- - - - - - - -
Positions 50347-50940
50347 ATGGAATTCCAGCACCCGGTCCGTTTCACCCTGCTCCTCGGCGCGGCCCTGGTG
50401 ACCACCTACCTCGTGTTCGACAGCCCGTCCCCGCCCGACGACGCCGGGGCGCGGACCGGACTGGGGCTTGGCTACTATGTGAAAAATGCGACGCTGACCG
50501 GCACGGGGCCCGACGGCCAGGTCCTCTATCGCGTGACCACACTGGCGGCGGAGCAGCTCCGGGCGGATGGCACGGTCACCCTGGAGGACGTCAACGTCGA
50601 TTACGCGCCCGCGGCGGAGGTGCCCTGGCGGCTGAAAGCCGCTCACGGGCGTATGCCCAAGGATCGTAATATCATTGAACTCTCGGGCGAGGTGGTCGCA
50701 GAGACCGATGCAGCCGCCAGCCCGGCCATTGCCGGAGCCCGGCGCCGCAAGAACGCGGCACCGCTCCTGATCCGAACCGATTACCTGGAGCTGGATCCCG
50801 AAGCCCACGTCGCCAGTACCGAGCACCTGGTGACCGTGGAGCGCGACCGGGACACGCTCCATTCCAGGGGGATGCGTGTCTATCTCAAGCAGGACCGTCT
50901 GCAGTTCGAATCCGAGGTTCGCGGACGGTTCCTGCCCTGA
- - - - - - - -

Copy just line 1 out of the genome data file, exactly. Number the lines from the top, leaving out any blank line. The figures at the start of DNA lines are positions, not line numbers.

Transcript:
Positions 50347-50940